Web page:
We close the first half of this season’s concert, Journeys, with one of my favorites: Benjamin Britten’s Hymn to St. Cecilia. My introduction to this piece was also my introduction to choral singing, when I joined the university choir in my first semester of college. I have to confess that I only signed up as a requirement of my major, initially viewing choral singing as nothing more than another credit to be earned. But Britten soon changed my mind. From the first measure, the depth of harmony and poetry working together was a revelation. I was blown away at how the 4 voice parts come together to form something greater than the individual parts. By the end of rehearsal, I remember thinking, “I’ve found my people.”
Starting college in a new place with new people is a rough transition for most; mine was made more difficult when my father lost his battle to cancer in the second week of the semester. As an already painfully shy person, being thrust into a new school with unfamiliar people and simultaneously having to come to terms with the first big loss in my life was an overwhelming prospect. But like St. Cecilia, who “poured forth her song in perfect calm,” I discovered that through singing my grief, anxiety, and uncertainty all faded into catharsis. My journey that first year mirrored the journey of the piece, as the tenor soloist reaches the climax of the hymn with my favorite line, “O wear your tribulation like a rose!” In other words, own your suffering, celebrate the journey that got you here. And so when I reflect on the question of why I sing, the answer is simple: It’s my therapy.
Ensemble Companio creates exactly the right conditions for this kind of healing singing. Our rehearsal weekends once a month function like retreats: closed in a rehearsal room with 24 of your friends, phones away, shut off from the world of work and obligations, with nothing to do for two days but make incredible music together. What I love about our season-long concert cycle is the ability to spend time not only learning notes and honing our ensemble, but also to put our music aside, and share. It’s not uncommon for laughter and tears to accompany our rehearsal discussions as we delve together into what the words on the page really mean to us. That connection – the bridge we build between each other – takes the experience to another level entirely.
Our Communications Chair, alto Emily Higgins, has coined a phrase to describe what we do: radical collective intimacy. In an increasingly divided and self-absorbed world, it is a radical act to share each other’s burdens the way Ensemble Companio does. What a gift to be able to turn stress, sorrow, and pain into joy, love, and community. It’s become our practice to close every rehearsal weekend by singing Duruflé’s Ubi Caritas, as a reminder of the love we create when we come together, and to take it with us as we return to the real world.
The love and fellowship we build also extends beyond our immediate members. If you’ve been following us this season, you’ll know we launched a competition to commission a new work for our 10th Anniversary Season next year. We were simply overwhelmed with the amazing response of applicants we received! Our mission and our call to collaborate with those who are underrepresented in the choral world clearly resonated deeply with the composer community. It has also given us a wonderful way to invite in four of our alumni Companios to shape the musical future of EC by serving on the jury. I am thrilled to have the opportunity to make a space to collaborate with living artists to create something new and special next season. I can’t wait for us to announce the winner, and begin the work of bringing new art into the word.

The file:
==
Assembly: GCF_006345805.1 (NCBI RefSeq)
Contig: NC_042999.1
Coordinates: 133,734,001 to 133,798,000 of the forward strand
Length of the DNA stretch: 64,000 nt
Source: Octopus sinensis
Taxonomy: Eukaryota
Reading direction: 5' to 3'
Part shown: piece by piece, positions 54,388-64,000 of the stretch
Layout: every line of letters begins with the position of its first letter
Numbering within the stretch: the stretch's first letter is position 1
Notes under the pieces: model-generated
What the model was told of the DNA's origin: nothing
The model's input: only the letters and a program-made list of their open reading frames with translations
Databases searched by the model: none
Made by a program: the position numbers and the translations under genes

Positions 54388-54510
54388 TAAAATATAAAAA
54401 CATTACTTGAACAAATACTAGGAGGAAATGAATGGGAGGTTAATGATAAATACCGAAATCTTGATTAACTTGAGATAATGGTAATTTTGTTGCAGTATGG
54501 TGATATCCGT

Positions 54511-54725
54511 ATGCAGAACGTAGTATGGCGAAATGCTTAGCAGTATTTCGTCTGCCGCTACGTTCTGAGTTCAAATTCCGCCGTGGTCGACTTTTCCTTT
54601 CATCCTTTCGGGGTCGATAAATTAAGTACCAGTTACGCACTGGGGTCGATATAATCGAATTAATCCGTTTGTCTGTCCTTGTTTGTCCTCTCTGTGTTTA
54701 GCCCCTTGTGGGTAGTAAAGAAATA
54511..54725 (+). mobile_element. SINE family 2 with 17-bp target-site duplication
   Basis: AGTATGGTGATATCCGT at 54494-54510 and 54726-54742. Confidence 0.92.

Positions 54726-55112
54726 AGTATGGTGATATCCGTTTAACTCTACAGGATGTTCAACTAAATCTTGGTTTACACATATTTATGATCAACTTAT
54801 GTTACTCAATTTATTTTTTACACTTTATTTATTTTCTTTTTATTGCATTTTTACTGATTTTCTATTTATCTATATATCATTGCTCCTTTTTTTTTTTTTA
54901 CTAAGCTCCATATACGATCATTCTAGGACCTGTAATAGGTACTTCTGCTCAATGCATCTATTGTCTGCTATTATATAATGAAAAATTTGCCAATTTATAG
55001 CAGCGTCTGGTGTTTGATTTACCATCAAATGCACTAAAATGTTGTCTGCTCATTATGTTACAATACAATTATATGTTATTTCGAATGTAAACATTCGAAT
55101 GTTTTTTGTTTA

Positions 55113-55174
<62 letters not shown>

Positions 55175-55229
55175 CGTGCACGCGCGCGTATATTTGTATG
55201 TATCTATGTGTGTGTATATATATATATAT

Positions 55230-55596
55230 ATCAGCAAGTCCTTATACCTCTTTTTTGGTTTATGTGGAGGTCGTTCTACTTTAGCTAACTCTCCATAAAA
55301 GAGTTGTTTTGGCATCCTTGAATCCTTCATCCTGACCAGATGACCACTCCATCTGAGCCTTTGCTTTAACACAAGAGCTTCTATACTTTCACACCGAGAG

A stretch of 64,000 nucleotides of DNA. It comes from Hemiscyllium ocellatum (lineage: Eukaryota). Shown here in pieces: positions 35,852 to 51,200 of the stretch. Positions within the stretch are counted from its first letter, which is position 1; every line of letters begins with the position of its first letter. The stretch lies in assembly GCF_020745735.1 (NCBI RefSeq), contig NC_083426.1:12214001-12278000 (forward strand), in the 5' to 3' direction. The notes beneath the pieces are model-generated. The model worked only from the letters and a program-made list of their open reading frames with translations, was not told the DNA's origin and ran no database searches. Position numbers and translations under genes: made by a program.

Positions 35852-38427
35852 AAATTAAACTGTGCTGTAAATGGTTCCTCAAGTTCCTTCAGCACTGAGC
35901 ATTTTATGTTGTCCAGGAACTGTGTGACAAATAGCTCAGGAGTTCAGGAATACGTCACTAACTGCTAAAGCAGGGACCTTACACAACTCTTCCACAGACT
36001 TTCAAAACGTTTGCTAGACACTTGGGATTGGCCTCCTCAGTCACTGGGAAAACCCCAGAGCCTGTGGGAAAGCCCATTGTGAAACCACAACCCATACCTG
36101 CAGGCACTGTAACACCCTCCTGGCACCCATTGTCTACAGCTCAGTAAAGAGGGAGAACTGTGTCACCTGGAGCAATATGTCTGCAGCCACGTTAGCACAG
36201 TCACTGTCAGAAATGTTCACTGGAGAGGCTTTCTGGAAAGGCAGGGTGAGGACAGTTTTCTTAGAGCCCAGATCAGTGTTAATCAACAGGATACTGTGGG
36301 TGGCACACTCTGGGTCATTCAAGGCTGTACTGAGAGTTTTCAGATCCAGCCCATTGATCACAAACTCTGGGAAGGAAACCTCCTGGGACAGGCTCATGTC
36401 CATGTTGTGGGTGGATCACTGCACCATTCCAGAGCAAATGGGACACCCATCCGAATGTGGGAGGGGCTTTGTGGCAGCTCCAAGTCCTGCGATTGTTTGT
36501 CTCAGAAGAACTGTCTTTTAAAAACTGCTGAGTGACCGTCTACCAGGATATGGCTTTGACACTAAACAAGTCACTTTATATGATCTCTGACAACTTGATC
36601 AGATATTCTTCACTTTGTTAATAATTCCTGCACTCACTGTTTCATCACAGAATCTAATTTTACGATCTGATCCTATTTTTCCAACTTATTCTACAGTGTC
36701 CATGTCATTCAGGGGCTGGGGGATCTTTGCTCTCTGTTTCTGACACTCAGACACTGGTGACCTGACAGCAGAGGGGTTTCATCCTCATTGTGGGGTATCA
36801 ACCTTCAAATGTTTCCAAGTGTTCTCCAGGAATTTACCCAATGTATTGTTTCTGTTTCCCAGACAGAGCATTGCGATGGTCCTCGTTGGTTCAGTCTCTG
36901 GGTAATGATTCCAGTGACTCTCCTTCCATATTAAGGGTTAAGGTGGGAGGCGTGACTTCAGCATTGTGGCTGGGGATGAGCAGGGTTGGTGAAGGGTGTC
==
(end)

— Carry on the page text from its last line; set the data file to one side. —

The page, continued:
Today we celebrate Giving Tuesday with the launch of our annual Drive to Sing. I’ve shared a little about why I sing in the hope that you will find Ensemble Companio a worthy cause to give of yourself to. Quite simply, none of this would be possible without the support of generous donors like you.
Gifts of any amount are welcome through our Drive to Sing campaign website – making up over 80% of our annual budget. You can also support us by purchasing our latest album: Warnings, Wisdom, and Wit, now available on our website, or anywhere you download music.
And of course, we also hope you and your friends will join us for our spring concerts, which we’ll be announcing in the new year!
Thank you for being a part of Ensemble Companio, and for helping us keep this incredible musical family singing.
With love and gratitude,
President, Ensemble Companio
On behalf of Ensemble Companio, I hope you are having a wonderful Fall! While you were enjoying the crisp autumn air – and pumpkin spice everything – we began our eighth season with rehearsal retreats in New York and Pennsylvania. We welcomed five new Companios into the fold, and set about the process of delving into the musical world curated for us by our artistic director, Erik Peregrine. We’ll be presenting the works of ten living composers this season, finding inspiration in the fact that our art is still keenly alive, and the finest choral music is still being written.
In this year’s program, entitled Failed Saints, we will explore the darkness and the light that exists within each of us. Anger & fear fill the daily headlines in this increasingly divided world we live in. Our season grapples with the idea that each day we have a choice: to feed the rage within us, or to choose to counteract it with compassion and love. Failed Saints explores our shared imperfections, our shared humanity and divinity, and our collective power to create the world we wish to live in.
It is probably too early in the season to have a favorite piece, but Saunder Choi’s stunning new setting of The New Colossus speaks this message most clearly to me. We all know by heart the famous excerpt from the sonnet written by Emma Lazarus in 1883, and set in bronze on the base of the Statue of Liberty:
Give me your tired, your poor,
Your huddled masses yearning to breathe free,
The wretched refuse of your teeming shore.
Send these, the homeless, tempest-tost to me,
I lift my lamp beside the golden door!
To be honest, at first, I embraced the darkness with this one. A patriotic song feels like an odd choice at this moment in history, when we’re at each other’s throats on a daily basis.